This is one of the best pocket knife options for every day carry. You would forget you were even carrying it most times, and yet it would be there for you when you need it. What’s more, it even features a panel on one side that allows for engraving – perfect for anyone who wants to buy this as a present for someone. The only drawback we could foresee is that stainless steel is a nightmare to use with wet hands. So if you’re expecting to be in wet environments with this pocket knife, this may not be the best pocket knife choice for you. Otherwise, we can’t fault this pocket knife for every day carry.

Ontario 8848 RAT Folding Knife (Black)

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This is one our mid-sized knives on our best pocket knife list, measuring 4.5 inches closed (8.5 inches when open) and weighing 5 ounces. It boasts ergonomic nylon handles and spine jimping, giving this knife great control and grip, with good weight and balance, and the thumb stud allows you to open and close this knife with one hand. The Liner lock locking mechanism is solid and trustworthy, so you have no worries about unwanted opening accidents. One gripe we had is that the pivot is a little stiff when new. You may need to flick the blade out a number of times to get it to start flicking out smoothly. If you’re confident about modification skills, you could also use a round file to cut away some of nylon handle near the thumb stud, which will make the blade flick out a lot faster and smoother. But only do this if you’re confident.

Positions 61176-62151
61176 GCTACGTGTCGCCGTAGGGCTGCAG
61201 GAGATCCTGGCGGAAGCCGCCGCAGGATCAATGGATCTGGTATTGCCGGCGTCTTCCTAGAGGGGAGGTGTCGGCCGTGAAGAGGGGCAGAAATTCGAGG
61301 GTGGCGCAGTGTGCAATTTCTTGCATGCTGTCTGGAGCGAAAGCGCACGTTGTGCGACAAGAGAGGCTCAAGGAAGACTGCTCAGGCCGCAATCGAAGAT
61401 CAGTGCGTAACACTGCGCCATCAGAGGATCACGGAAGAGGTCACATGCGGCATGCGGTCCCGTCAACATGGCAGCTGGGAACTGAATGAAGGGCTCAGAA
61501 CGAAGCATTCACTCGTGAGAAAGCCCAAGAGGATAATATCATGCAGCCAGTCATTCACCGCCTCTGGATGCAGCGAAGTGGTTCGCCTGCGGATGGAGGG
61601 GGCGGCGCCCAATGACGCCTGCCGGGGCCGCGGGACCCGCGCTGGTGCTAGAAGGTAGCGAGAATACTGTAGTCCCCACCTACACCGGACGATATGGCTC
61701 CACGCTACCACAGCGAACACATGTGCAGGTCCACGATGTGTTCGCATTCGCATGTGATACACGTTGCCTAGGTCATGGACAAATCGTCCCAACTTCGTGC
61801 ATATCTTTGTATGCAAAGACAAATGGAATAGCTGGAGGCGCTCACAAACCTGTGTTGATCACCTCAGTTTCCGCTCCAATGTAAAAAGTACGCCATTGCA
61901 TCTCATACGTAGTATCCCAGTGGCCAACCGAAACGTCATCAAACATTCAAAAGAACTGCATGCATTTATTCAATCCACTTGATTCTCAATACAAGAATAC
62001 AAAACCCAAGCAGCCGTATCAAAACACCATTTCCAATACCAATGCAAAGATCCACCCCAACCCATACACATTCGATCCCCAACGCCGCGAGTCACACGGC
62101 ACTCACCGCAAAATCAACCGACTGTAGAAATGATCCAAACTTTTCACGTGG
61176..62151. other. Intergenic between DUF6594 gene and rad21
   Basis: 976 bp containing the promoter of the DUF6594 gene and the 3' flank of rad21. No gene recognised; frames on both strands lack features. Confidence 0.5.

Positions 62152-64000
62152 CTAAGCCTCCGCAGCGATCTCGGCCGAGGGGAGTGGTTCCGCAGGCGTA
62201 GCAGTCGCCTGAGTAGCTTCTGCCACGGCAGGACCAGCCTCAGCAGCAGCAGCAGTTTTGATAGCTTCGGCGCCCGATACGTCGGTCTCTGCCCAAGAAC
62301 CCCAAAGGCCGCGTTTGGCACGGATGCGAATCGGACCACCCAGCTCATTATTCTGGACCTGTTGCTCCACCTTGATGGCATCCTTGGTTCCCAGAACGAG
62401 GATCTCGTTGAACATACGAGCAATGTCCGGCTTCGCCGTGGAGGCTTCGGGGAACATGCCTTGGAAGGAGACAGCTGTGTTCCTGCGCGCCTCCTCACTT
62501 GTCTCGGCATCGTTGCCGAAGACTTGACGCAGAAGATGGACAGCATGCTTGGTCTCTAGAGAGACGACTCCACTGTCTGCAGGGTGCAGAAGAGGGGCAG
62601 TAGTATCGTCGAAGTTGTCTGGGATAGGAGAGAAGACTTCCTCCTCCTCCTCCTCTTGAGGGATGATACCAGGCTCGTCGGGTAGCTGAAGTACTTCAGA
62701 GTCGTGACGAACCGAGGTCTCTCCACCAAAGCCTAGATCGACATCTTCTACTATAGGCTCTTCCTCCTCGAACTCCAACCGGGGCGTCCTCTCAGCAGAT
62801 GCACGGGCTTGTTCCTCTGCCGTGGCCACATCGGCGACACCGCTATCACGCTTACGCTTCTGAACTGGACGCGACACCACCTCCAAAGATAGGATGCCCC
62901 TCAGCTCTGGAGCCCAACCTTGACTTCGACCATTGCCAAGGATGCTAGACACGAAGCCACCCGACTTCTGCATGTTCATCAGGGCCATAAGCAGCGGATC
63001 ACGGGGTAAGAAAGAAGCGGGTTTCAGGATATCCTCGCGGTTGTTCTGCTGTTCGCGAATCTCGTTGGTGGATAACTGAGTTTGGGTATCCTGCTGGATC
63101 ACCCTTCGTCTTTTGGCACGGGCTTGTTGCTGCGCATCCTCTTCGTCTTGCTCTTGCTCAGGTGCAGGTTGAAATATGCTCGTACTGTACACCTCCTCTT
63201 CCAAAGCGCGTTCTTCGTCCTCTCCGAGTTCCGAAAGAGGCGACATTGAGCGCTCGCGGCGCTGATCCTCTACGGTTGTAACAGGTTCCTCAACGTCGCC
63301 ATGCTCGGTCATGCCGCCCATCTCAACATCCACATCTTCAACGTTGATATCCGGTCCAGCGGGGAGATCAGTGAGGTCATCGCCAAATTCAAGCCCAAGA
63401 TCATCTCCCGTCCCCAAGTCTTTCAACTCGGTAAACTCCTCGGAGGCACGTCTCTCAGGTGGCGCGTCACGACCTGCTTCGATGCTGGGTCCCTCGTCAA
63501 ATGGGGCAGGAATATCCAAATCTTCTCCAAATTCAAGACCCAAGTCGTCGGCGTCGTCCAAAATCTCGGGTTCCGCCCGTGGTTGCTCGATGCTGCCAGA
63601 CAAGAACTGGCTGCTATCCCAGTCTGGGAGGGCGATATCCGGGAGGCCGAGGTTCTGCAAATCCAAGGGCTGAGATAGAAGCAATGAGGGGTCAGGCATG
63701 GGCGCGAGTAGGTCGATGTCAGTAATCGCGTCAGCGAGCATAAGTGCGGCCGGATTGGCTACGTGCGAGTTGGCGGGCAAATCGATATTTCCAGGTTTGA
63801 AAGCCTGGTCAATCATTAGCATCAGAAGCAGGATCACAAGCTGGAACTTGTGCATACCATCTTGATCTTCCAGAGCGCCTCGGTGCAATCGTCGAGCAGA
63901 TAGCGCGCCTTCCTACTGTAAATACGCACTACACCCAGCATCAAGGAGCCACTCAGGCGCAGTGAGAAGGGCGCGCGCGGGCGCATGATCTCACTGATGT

The steel blade is heavy with a robust working tip, making this a knife ideal for slicing. Also, the thick steel liners throughout makes this one of the most heavy duty folding knives on the market today. What’s more, this knife comes with a four position pocket clip to suit many different carry styles, making this an easy pocket knife to carry every day. We could even see ourselves using this knife for self-defence reasons (make sure this is legal in your state).

Our only gripe is that the handle scales could have been more textured, as we found them too smooth and slick. But, considering the cheap price, the best pocket knife in this price range that can also hold its own against pocket knives in much higher price bracket.

Micra Multi-Tool

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This is not so much a pocket knife as a multi-function tool, but it makes it onto our best pocket knife list for its sheer number of uses and it’s incredibly compact size, which makes this the perfect tool for every day carry. The Micra Multi-Tool is made from durable stainless steel and measures a tiny 2.5 inches when compact, and weighs only 2 ounces, meaning it can easily be added to a key chain and forgotten about until it is needed. Despite its size, it manages to fit an incredible 10 tools; knife, tweezers, 3 screwdrivers, scissors, nail file, nail cleaner, ruler and bottle opener.